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Reinforcing Relationships in Rainforest

This is issue 2 of The Bright Side. A quarterly blog with the purpose to inspire radical, climate optimism in people all over the world. How? With stories of action direct from the world’s most important, Earth cooling, carbon-sink rainforests. Action that our supporters fund with cash. Here, we focus on the bright side of rainforest conservation.

Moisés, Cacao field assistant, checking pods in a cacao garden.

A lot can happen in a year. Ask any community. What’s happened in yours, how often have you shared experiences, thoughts, or talked with others about what you need and what you hope for? This kind of conversation is exactly what happened on our most recent trip into the Amazon rainforest. Here, our Peru-based team met with two Awajún communities – our partners in protecting rainforest.

 

Talking (or rather, listening) is crucial to our work.

True, ethical and responsible collaboration happens only with the proper consent and consultation. Only with respect for all can we truly support the people in our partnerships. People that excel at protecting their home, their rainforest. This is the basis of all our climate action across all three of the biggest tropical biomes.

The purpose of the trip was simple, get the forest agreement signed.

Forest agreements are crucial to our work and the autonomy of the people we work with. It’s the very first rule of Free, Prior and Informed Consent (FPIC). This establishes bottom-up participation. We don’t call the shots – the people we work with do. It creates a level of transparency and puts all of us on a more equal footing.

The chief of the community and a member of Cool Earth staff signing paperwork.

Isabel, Peru Programme Manager, and Robin, chief of Huaracayo, signing the forest agreement for 2022.

The power of paper.

The forest agreement is not a legally binding document. It has been signed by Awajún chiefs we work with from Urakuza and Huaracayo nine times since 2013. This happens only with consensus and input from the wider community at the general assembly before signing takes place. These meetings really are the foundation of any democratic process. Even the act of putting pen to paper is witnessed by hundreds of people, after which the cash detailed in the agreement is shared out, divided and put towards projects that benefit everyone. Projects promoting solar power infrastructure, or investing in medical supplies during Covid-19.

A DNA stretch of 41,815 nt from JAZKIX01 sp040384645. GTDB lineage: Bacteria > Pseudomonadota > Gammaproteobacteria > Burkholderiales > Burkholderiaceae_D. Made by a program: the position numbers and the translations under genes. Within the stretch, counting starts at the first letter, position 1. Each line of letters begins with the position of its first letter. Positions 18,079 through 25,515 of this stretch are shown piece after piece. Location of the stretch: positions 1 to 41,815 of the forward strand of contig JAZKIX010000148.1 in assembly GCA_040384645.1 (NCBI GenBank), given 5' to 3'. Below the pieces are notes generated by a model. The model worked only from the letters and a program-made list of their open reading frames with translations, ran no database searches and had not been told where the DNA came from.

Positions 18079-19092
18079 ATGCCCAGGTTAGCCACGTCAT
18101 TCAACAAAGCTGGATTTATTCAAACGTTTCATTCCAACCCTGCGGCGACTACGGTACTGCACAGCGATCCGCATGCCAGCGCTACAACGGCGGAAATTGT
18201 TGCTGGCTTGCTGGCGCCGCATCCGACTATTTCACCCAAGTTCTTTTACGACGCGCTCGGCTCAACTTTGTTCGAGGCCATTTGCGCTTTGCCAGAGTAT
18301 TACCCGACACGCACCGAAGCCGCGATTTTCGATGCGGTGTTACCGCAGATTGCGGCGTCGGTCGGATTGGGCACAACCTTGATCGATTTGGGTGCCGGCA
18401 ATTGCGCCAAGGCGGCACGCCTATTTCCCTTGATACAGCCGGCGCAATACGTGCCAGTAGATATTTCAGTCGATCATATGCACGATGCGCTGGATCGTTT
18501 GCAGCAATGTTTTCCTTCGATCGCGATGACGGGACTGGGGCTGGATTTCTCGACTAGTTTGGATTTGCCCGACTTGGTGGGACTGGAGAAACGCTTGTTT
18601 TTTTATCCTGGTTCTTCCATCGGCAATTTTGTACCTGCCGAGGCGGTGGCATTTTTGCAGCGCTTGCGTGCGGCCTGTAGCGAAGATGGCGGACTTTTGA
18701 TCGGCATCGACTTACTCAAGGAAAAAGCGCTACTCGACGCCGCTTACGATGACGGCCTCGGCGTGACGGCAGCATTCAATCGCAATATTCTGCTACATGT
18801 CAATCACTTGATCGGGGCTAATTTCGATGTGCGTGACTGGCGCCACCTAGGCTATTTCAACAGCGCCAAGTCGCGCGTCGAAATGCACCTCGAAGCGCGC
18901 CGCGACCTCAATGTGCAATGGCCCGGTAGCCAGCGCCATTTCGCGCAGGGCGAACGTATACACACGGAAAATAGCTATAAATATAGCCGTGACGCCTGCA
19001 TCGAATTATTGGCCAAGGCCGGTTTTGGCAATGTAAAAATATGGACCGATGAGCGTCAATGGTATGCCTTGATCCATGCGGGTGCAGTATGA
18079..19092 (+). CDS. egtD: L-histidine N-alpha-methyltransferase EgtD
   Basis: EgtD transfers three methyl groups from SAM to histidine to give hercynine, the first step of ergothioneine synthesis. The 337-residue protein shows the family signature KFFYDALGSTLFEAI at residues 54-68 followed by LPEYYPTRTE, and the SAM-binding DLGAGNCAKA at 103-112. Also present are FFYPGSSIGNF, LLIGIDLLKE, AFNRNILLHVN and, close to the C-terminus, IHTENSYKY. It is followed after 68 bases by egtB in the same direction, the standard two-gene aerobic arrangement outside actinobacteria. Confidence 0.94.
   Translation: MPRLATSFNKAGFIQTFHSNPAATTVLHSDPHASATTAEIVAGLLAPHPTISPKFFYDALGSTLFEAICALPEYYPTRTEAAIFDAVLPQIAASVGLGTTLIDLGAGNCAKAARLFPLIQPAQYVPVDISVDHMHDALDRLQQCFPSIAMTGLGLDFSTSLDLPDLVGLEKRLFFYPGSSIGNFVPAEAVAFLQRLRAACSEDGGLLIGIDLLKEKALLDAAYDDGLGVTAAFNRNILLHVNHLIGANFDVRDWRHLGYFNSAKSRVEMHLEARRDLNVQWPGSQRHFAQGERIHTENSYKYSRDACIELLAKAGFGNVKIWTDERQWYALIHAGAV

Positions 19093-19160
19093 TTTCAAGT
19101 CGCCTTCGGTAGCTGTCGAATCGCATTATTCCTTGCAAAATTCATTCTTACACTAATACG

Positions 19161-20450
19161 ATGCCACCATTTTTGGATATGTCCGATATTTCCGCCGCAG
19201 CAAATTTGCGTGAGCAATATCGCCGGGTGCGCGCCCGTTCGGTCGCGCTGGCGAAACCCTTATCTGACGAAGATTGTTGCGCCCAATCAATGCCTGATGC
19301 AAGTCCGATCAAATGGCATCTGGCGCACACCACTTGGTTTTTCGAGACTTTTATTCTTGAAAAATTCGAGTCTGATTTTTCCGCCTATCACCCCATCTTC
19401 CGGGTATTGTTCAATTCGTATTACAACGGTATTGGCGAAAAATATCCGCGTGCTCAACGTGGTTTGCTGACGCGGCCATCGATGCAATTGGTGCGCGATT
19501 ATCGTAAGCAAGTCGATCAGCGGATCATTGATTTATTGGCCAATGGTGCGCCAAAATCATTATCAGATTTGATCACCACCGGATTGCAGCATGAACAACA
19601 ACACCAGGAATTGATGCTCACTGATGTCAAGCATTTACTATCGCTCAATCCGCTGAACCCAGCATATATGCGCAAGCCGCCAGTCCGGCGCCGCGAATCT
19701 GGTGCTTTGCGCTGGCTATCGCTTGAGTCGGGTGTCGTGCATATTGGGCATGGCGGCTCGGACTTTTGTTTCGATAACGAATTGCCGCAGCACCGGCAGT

Forest agreements are incredibly symbolic to both us and the Awajún, and represent a relationship built on trust.

It represents proof of collaboration. All the trip participants; Isabel our Peru country manager, Alix our project coordinator, Wilson the local coordinator, Nelson, the field officer and Renee our administrator leave their Lima office and head into the rainforest, joined by Léna Prouchet, a Cool Earth researcher. A twenty-four-hour journey by a small plane, a pickup truck and boats up the Marañón River make for a more authentic relationship.

a collection of small boats are moored alongside a river bank under a moody sky.

A peke peke is one of the best ways to get around on the Marañon.

The week-long trip demonstrates the power of face to face communication, an antidote to Zoom calls and sporadic VHF radio chats. In the rainforest, words aren’t lost in translation. It makes for an enriching and transparent experience. After all, everything we do is about people. Being able to look the people we respect so much in the eye goes an incredibly long way in earning trust and connecting deeply.

Beyond forest agreements.

The signing of a forest agreement is a ceremonial affair with the whole community taking part and joining the conversation. These conversations happen after a presentation detailing what money was spent in the past 12 months, a report on last year’s activity, the new agreement, and funding allocations. The opportunities to connect with people and learn are enormous.

Alongside this, it gives our staff a chance to delve deeper into on-the-ground action and progress of existing projects like cacao growing and processing, the superfast and soil-enriching inga bean project and fish farming on the very river they arrived by. Leaving project spreadsheets behind and heading into the field provides so much learning for our team which enriches the support we offer. Another benefit is to provide face-to-face points of contact, which happens at the designated Cool Earth house. This space acts as a customer service hub, for people to speak with us and identify new possibilities for collaboration.

A woman and two men stood beneath a Cacao tree wave at the camera.

Humberto and his wife Luciana with cacao promoter José in their cacao plot in Huaracayo, Peru.

It’s all about people.

We have a strong relationship with people living in rainforest, but complexities around power and privilege must continually be reflected on. We’re not saviors – we’re partners and collaborators, and these visits help us do our jobs better and help us to understand the challenges faced by the communities that seek our support.

And whilst money is given, the real exchange is something far more valuable.

 

Awajún cacao producers and Cool Earth's technical leadership team.
Awajún cacao producers and Cool Earth's technical leadership team.